When to Send Out Wedding Invitations: Timing Your Big Day’s Announcements

Sending out wedding invitations at the right time is crucial for ensuring your guests can attend; this article provides clear guidelines on scheduling those invites.

Key takeaways:

  • Send traditional invitations 6-8 months before the wedding.
  • Order extra invitations for last-minute additions or mistakes.
  • For destination weddings, send invitations 3 months prior.
  • Set the RSVP deadline 4-6 weeks before the wedding.
  • Follow proper etiquette when deciding who receives an invitation.


wedding invitations timeline 6 8 months before the wedding

Begin the invitation process well ahead of your wedding date to allow for a seamless coordination and ample response time from guests. Follow this timeline for traditional invites:

1. Selection and Design: Six to eight months prior, select your invitation design and stationer. Consider your wedding theme, color scheme, and formality level to ensure a consistent style.

2. Assembling & Proofreading: Allow several weeks for assembly and proofreading. Double-check details such as date, time, and venue for accuracy.

3. Addressing Invitations: Collect guest addresses and decide on formal or informal address styles. Consider hiring a calligrapher for an elegant touch.

4. Order Extra Invitations: Always order a few extras to account for last-minute additions or mistakes during addressing.

5. Mailing: Aim to mail invitations six to eight months out for a destination wedding, or at least six months prior for domestic weddings with many out-of-town guests. This provides guests with plenty of time to arrange travel and accommodations.

6. Save-the-Dates: For added courtesy, send out save-the-date cards even earlier if many attendees are traveling or if the wedding coincides with a busy season or holiday.

Destination Wedding Stationery

For nuptials taking place far from home, consider a longer lead time. Guests will need ample opportunity to book travel and accommodations. Aim to send invitations for a destination wedding about three months prior to the event.

Keep in mind the following:

  • Include travel information: Details about the location, nearby airports, accommodation options, and a rough itinerary can be highly beneficial.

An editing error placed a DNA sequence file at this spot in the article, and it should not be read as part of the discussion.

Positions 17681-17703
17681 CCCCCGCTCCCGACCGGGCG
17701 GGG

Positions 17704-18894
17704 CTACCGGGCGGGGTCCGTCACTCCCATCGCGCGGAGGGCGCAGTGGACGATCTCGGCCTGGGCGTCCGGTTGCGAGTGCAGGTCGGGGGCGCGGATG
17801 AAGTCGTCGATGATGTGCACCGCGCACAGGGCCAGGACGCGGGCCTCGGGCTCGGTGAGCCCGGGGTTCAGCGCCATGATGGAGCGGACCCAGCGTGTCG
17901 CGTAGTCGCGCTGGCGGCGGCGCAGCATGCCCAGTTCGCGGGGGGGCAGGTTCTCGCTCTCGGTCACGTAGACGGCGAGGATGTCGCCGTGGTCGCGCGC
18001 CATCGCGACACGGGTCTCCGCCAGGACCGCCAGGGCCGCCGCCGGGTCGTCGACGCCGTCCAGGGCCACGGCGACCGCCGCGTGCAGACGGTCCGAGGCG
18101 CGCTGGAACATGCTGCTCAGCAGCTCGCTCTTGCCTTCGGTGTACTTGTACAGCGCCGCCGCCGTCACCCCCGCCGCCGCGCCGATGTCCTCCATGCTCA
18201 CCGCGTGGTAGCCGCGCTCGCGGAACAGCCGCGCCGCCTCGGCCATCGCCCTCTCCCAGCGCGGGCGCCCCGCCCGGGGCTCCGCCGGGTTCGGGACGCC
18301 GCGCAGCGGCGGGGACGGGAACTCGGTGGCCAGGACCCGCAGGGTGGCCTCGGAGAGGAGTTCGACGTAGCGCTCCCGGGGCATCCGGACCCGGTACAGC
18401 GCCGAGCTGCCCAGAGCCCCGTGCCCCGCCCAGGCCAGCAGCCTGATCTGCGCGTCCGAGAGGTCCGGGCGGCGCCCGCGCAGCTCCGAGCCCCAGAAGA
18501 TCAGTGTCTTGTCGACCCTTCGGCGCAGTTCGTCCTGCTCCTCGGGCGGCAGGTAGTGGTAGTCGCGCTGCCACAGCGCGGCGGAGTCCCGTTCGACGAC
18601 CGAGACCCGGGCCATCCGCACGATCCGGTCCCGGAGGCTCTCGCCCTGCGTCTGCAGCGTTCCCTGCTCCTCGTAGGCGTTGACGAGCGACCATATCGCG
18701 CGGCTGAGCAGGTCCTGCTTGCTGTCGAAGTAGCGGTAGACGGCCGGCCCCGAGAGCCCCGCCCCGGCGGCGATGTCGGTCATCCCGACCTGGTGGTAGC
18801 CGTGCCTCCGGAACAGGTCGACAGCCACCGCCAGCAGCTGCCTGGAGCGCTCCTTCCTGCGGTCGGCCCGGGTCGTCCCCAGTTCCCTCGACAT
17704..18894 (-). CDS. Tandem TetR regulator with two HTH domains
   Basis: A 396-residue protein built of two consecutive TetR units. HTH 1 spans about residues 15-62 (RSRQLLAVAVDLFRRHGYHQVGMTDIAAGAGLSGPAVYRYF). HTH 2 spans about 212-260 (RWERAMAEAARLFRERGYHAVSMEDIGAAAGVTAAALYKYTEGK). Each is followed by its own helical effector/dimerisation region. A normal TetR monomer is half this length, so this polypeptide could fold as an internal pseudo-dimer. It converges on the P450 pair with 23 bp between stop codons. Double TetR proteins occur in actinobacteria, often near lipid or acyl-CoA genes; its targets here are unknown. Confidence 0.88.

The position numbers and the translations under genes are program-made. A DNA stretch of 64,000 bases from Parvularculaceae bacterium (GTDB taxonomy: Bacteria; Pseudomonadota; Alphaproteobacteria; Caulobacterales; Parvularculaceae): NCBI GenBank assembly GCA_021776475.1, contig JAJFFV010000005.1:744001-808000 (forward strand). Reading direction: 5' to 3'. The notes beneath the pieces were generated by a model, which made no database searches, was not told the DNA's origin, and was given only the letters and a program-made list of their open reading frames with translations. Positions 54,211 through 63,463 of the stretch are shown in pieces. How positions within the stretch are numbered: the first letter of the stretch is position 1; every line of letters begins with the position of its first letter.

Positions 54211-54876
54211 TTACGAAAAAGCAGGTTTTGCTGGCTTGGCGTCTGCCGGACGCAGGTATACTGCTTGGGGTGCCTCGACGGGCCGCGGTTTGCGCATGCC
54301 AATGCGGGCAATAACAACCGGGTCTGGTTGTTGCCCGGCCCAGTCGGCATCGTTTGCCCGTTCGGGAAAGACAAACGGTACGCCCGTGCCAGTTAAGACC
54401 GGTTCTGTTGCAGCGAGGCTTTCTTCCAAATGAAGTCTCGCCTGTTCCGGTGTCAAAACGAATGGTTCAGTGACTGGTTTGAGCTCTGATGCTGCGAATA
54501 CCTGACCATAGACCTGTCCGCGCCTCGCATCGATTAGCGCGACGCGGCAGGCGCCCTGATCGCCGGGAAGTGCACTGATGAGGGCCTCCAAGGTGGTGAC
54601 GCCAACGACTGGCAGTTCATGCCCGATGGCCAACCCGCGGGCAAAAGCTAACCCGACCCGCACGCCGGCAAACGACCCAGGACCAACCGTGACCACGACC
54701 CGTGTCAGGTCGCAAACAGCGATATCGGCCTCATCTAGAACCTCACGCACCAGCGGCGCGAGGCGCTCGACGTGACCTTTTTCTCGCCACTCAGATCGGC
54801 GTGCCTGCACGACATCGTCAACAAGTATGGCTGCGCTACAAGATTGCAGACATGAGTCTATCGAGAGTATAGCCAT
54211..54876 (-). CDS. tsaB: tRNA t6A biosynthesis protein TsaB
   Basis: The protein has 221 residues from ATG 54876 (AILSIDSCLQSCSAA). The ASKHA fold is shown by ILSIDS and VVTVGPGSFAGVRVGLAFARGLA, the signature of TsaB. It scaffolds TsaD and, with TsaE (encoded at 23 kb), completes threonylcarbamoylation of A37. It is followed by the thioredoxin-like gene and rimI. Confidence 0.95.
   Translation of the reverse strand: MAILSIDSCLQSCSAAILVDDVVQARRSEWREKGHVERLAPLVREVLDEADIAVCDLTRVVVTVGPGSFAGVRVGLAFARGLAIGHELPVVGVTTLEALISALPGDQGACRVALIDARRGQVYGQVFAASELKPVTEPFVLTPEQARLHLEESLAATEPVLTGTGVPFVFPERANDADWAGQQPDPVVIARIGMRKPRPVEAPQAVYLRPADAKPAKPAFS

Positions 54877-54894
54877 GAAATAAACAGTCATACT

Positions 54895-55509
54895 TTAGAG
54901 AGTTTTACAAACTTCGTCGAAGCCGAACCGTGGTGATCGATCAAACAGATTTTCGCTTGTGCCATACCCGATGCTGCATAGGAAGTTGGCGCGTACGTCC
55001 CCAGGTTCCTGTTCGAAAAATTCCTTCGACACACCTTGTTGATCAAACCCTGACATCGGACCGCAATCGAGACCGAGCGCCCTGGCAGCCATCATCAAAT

• Consider a save-the-date: These should be sent around nine to twelve months in advance, particularly for international destinations. This pre-invitation notice can help guests start planning and save for the trip.
  • Be detailed: Since guests may be less familiar with the area, provide as much information as possible to facilitate their arrangements, maybe even a suggested packing list or expected weather conditions.
  • Travel agent contacts: If you’ve arranged for a travel agent to handle bookings, include this information for streamlined planning.
  • RSVP time frame: Set the reply by date a bit earlier for a destination wedding to allow more time for you to finalize the headcount and logistics with vendors.


Selecting a reply by date is crucial for finalizing your catering and seating arrangements. Ideally, this date should be set 4-6 weeks before your wedding. This window allows guests enough time to check their schedules and make necessary travel arrangements, while also giving you ample time to chase any late responses.

Consider the following points to ensure a smooth RSVP process:

  • Coordinate with your vendors to confirm the latest possible date they need your final headcount.
  • Include a clearly marked deadline on the RSVP card.
  • Offer multiple reply options, like mail, email, or a wedding website, to make it easy for guests to respond.
  • Be prepared to follow up with guests who miss the deadline to ensure an accurate count for your big day.


Navigating the guest list can be a daunting task, but adhering to etiquette can ease the process:

  • Immediate family members are at the top of the list, including parents, siblings, and grandparents.
  • Extend invitations to your bridal party, including all bridesmaids and groomsmen, as a gesture of appreciation for their support.
  • Consider relatives beyond the immediate circle, such as aunts, uncles, and cousins, depending on the closeness of your relationship and wedding size.
  • Friends should be next, taking into account the length and significance of the friendship. Prioritize those who have played a meaningful role in your life.
  • If plus-ones are within your budget, it’s courteous to invite spouses, fiancé(e)s, and live-in partners of your invited guests.
  • Co-workers can be included based on your interpersonal relationships and whether you have the space and budget.
  • Remember, you’re not obligated to invite everyone. Aim for a guest list that reflects your most valued relationships and fits your venue and budget. Avoid feeling pressured to invite individuals due to expectations or social obligations.

Wedding Invitation Timeline

Begin planning your invitation suite 9-12 months before the wedding to account for design and printing time. Aim to have all your stationery in hand at least 4 weeks before the intended mailing date.

For a local wedding, mail invites 6-8 weeks prior. This gives guests enough time to clear their schedules, make travel arrangements if necessary, and respond by the RSVP date.

If you’re having a destination wedding, send out invites 3 months in advance to allow for more complex travel plans.

Save-the-date cards can go out 6-12 months beforehand, especially beneficial if many guests will be traveling. This pre-invitation communication helps to ensure they can attend.

Track RSVP deadlines carefully. Set the RSVP date for 4 weeks before the wedding day to finalize guest counts and catering details.

As a best practice, order a few extra invitations for any last-minute guests and as keepsakes.

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